Nor does the absence of a record violate plaintiffs' due process rights. The essence of procedural due process is fundamental fairness. Mountain States Telephone & Telegraph Co. v. Department of Labor, 184 Colo. 334, 520 P.2d 586 (1974). To safeguard adequately the private interests at stake, due process requires adequate notice of opposing claims, a reasonable opportunity to meet those claims, and a fair and impartial decision. See Sigma Chi Fraternity v. Regents of University of Colorado, 258 F. Supp. 515 (D.Colo.1966). Here, compliance with these standards is demonstrated by the record and the transcript of the initial hearing. Hence, a verbatim transcript on the Commission's review *420 proceedings is not required or necessary.
Under the Administrative Procedure Act, an initial decision by a hearing officer must "include a statement of findings and conclusions upon all the material issues of fact, law, or discretion presented by the record and the appropriate order, sanction, relief, or denial thereof." Section 24-4-105(14), C.R.S. (1982 Repl.Vol. 10). On review of that decision, the Commission may not set aside findings of fact unless they are "contrary to the weight of the evidence." Section 24-4-105(15)(b), C.R.S. (1982 Repl. Vol. 10). In a subsequent judicial review, in order for a court to remand a case in which final agency action has been taken, it must be determined that the agency acted "contrary to law." Section 24-4-106(7), C.R.S. (1982 Repl. Vol. 10). The same standard applies to review by the appellate court, § 24-4-106(11)(a) and (e), C.R.S. (1982 Repl. Vol. 10).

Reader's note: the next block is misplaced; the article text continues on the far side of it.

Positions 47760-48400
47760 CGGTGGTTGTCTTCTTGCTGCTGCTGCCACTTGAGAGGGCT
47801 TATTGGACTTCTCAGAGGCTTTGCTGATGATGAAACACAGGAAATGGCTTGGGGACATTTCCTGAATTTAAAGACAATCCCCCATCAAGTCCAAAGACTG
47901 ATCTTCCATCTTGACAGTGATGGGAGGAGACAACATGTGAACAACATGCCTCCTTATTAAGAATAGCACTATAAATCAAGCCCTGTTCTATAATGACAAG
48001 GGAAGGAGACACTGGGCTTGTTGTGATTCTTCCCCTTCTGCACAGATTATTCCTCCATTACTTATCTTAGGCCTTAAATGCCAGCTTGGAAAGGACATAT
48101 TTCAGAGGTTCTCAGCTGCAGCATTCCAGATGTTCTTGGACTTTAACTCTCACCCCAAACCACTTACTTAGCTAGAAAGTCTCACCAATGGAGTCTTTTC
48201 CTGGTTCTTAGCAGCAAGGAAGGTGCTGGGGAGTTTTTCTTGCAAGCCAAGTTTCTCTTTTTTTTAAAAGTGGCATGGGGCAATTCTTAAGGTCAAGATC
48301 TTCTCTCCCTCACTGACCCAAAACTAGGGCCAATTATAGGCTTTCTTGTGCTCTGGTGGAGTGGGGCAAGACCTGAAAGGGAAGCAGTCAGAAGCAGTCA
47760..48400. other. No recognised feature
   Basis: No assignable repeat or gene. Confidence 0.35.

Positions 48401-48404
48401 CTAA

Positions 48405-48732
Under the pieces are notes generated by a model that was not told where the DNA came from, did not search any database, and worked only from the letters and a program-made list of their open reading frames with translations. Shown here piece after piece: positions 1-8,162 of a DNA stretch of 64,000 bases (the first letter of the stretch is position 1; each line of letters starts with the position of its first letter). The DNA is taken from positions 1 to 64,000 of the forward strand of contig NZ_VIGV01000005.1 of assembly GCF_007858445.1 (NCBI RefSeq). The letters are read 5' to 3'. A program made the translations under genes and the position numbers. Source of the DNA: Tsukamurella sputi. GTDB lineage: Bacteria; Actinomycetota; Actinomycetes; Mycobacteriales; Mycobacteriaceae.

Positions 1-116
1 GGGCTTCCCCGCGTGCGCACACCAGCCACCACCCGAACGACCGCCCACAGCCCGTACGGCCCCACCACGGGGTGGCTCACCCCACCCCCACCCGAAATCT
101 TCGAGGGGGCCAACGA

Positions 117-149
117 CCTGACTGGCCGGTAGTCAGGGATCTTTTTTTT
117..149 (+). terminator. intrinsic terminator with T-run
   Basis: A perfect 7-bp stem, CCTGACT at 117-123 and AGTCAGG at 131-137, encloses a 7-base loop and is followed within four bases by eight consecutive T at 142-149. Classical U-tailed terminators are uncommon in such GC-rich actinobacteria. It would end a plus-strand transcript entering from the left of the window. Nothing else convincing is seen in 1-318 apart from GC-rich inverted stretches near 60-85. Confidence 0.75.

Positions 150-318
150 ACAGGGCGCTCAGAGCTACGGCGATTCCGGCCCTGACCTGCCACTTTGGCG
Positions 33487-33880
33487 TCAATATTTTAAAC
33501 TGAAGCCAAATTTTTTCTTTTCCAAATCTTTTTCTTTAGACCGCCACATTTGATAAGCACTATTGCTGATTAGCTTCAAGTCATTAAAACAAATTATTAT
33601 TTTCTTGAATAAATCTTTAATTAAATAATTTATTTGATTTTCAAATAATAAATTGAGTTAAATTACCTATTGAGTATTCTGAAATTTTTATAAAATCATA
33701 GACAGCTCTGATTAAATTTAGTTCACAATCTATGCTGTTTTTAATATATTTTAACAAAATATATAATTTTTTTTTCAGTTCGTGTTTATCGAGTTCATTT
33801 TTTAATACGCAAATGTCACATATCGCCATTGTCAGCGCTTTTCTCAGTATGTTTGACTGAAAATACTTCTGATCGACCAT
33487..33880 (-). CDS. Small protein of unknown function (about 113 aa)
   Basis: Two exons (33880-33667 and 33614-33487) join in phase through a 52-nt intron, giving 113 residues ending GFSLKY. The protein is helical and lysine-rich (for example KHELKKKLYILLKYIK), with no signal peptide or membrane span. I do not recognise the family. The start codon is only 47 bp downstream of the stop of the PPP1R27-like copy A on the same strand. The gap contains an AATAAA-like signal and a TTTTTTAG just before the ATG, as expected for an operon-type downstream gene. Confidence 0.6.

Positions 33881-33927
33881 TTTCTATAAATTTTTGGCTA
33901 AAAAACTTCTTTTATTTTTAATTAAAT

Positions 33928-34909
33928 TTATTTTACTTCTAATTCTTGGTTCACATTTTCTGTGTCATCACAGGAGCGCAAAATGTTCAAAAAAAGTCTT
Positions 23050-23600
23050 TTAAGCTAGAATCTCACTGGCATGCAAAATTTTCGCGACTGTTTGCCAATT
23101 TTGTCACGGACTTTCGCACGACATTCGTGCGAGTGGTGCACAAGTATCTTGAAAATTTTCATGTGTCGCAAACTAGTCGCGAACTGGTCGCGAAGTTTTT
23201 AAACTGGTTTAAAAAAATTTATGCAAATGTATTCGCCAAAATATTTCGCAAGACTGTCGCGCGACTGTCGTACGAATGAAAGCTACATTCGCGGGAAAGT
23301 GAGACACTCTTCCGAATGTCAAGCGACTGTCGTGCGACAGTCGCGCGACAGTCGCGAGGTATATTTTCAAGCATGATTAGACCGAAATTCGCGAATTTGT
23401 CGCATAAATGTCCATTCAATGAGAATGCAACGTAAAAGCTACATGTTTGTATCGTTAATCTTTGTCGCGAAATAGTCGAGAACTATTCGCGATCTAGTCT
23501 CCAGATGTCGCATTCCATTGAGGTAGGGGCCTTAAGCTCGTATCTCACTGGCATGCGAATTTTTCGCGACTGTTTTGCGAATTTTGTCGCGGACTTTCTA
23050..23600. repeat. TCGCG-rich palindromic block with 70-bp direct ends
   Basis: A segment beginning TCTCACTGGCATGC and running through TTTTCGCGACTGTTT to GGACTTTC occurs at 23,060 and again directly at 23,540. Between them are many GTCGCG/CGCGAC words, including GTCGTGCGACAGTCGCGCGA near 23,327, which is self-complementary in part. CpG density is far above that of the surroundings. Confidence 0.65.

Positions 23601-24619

This statutory scheme complies with the requirements of procedural due process, and the Commission correctly followed its provisions. Therefore, there is no need to require that these procedures be supplemented by compelling the Commission to make a transcript of its deliberations during which it reviews the transcript of evidence, findings, conclusions and recommendations of the hearing officer.
The plaintiffs argue that the presence of "conflicts counsel" from the Office of the Attorney General at the proceedings before the Commission violated their due process rights. We disagree.
The Office of the Attorney General is required to serve as the Commission's counsel as well as to prosecute charges before a hearing officer and provide representation in support of his or her decisions. To avoid the appearance of impropriety and to maintain the integrity of the administrative process, the office has devised a "Chinese Wall" policy, i.e., the regulatory law sections and the conflicts counsel have been separated within the Attorney General's Office. See Horwitz v. Colorado State Board of Medical Examiners, 716 P.2d 131 (Colo.App.1985). We have examined the record and find that plaintiffs have failed to demonstrate any evidence of impropriety. The Commission's actions are entitled to a presumption of validity and constitutionality, see People v. Lessar, 629 P.2d 577 (Colo.1981), and plaintiffs did not carry their burden of proving that the presence of conflicts counsel violated due process.
The order setting aside the Commission's decision to revoke the plaintiffs' licenses and remanding to the Commission is vacated, and the cause is remanded to the district court with directions to address plaintiffs' remaining exceptions to the Commission's order.
SMITH and BABCOCK, JJ., concur.